First published in Accelerate America Magazine June 2015
Here’s some advice for supermarkets on how to go about seeking incentive funding from utilities for natural-refrigerant projects.
Accelerate America: Do you expect that utilities around the U.S. will provide incentives for various supermarket systems that employ natural refrigerants?
Keilly Witman: Yes, we’ll see this happen over the next five years. Different regions will jump on the energy savings opportunity at different times. Once the early movers develop methodologies for these types of incentives, other utilities will then roll out their own programs. You’ll start to see incentives on the West Coast, then they’ll spread to the Northeast, and (hopefully) eventually spread to the Southeast. The savings opportunities for utilities are too great for them to ignore.
Having said that, I think you’ll see prescriptive incentive programs for self-contained cases that use natural refrigerants before you’ll see widespread custom incentives for refrigeration systems.
AA: What are the biggest hurdles supermarkets have to overcome to get these incentives?
KW: The biggest hurdle for supermarkets is the amount of time and effort it takes to work with utilities on custom incentive projects.
AA: Do supermarkets need third-party companies or equipment vendors to get the incentives?
KW: That depends on what you mean by third-party companies. If you are talking about companies that specialize in being the middleman in these types of projects, usually in exchange for a percentage of the incentive, then I don’t think supermarkets need them. Supermarkets can certainly manage these projects on their own. It’s just a question of having the people and the time.
Though they don’t need them, it probably does make sense from a business perspective for many supermarkets to use these middlemen. Its a cost/benefit question. These companies cost money, but they save you time, effort, and frustration. Whether you use a third party or not depends on where your priorities lie.
If you are talking about commercial refrigeration engineering firms as third-party companies, I think it’s wise to include their help on incentive projects in their scope of work. They know the ins and outs of the systems, so they can help with a lot of the back-and-forth questions that come from the utility about the various features of the systems. That can save a lot of time for the technical people at the supermarkets who would otherwise have to answer those questions.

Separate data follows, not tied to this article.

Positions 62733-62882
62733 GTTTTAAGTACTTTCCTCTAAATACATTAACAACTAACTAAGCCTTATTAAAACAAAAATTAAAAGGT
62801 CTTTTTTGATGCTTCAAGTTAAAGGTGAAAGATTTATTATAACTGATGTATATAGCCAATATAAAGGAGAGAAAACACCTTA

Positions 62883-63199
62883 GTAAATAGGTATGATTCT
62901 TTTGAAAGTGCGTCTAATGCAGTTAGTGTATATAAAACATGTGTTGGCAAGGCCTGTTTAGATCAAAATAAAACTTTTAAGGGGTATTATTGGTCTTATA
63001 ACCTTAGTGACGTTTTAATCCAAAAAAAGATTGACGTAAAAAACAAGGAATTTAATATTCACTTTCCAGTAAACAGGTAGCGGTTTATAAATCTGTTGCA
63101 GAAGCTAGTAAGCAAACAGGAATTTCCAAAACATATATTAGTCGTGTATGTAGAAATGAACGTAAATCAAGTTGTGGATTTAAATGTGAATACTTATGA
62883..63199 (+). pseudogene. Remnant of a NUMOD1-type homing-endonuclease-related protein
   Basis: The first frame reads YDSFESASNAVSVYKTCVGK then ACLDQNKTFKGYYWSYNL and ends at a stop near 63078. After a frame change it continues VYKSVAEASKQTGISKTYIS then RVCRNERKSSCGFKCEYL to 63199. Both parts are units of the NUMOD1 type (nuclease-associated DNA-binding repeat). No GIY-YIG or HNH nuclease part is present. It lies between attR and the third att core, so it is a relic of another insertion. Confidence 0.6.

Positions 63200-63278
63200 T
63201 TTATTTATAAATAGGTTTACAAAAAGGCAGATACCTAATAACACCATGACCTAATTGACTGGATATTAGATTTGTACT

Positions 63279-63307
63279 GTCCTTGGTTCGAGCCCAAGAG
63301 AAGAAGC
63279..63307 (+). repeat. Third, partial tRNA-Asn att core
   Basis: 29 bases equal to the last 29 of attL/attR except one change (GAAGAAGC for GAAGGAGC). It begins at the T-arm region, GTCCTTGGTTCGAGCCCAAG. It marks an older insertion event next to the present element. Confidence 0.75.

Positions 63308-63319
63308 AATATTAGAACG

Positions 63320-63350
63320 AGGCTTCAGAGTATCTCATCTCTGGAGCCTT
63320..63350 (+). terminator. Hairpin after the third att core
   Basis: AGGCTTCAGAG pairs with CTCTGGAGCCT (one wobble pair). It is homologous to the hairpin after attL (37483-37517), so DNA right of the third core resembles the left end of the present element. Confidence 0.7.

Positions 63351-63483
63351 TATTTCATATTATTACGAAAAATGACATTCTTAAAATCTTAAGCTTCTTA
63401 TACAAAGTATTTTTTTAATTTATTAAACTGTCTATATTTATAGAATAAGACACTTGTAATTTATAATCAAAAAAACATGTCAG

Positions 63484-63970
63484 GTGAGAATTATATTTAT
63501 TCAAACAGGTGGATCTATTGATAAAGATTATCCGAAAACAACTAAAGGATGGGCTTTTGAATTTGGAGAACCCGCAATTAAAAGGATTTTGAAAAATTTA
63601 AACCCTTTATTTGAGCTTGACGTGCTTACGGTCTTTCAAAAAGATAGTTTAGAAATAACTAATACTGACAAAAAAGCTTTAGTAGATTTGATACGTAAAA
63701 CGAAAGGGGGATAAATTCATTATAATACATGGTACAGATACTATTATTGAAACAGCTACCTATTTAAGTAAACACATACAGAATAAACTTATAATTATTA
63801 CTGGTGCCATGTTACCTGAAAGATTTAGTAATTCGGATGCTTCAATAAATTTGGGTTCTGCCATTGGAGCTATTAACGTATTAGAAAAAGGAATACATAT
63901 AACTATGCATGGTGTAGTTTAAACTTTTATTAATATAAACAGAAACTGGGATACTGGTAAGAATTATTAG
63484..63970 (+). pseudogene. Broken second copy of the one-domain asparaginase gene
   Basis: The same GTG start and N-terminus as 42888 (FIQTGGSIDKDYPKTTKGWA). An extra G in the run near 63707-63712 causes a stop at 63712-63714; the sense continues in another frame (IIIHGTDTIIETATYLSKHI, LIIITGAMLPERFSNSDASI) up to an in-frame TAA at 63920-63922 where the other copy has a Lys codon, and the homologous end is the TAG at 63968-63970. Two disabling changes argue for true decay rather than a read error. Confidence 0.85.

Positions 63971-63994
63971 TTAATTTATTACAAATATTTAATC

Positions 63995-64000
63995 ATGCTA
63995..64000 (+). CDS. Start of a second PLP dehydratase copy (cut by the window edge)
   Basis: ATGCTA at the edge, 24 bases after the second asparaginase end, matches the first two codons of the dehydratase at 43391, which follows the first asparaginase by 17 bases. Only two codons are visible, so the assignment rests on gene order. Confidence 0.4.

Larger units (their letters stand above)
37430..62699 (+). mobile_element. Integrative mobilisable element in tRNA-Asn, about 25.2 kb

I don’t think a supermarket needs an equipment manufacturer to help get incentives, but if I were an equipment manufacturer, I’d offer this service to my customers. These incentives help with supermarkets’ ROI calculations, which help sell systems.
AA: How much lead time should supermarkets give themselves in securing incentives?
KW: That really depends on the type of incentive, which utility you are dealing with, and the amount and type of resources you have available. The only thing that is certain in terms of utilities and lead time is that you always wind up thinking that you should have started the project sooner.
AA: Will utilities eventually take into account the fact that leaks from natural refrigerant systems have minimal or no effect on global warming?
KW: I think that some utilities will take this into account, especially in California where they regulate greenhouse gases. Municipal-owned utilities in California should look closely at the greenhouse gas savings that can be accomplished with the win-win of zero GWP refrigerants and improved energy efficiency. In areas of the country where there is no requirement to reduce greenhouse gases, most utilities aren’t interested in the slightest in the direct greenhouse gas emissions from refrigerant leaks.
AA: Whats the biggest change youd like to see in the way utilities award incentives for environmentally friendly refrigeration systems?
KW: There are a lot of things that I’d like to see change in the way that utilities award incentives. The biggest change I’d like to see is for utilities to get out of their own way on some of these projects. The overall impression that I get from utilities is that they tend to overcomplicate things to the point where projects take so much time and effort that supermarkets just can’t participate in the programs.
I’d also like to see utilities shift their focus from pre-construction modeling of energy savings as the basis for incentives to incentives being based on the validation of real energy savings post-construction. I get the impression that utilities have never met a model they don’t like. But I’ve never met a model that I trust more than real data. A system where utilities take more chances on projects up front and speed up the pre-construction incentive process, with the vast majority of the incentive coming over a period of time upon validation of the energy savings, seems like a better way to do things
This type of change would embed more accountability into the entire industry. Supermarkets would make sure that they can measure the actual energy savings, and they’d evaluate those savings vs. the energy savings claims that equipment manufacturers make in their sales pitches. You’d have more case study write-ups on the projects that worked and which ones didn’t, which would motivate supermarkets and utilities to pursue the technologies that have been proven successful.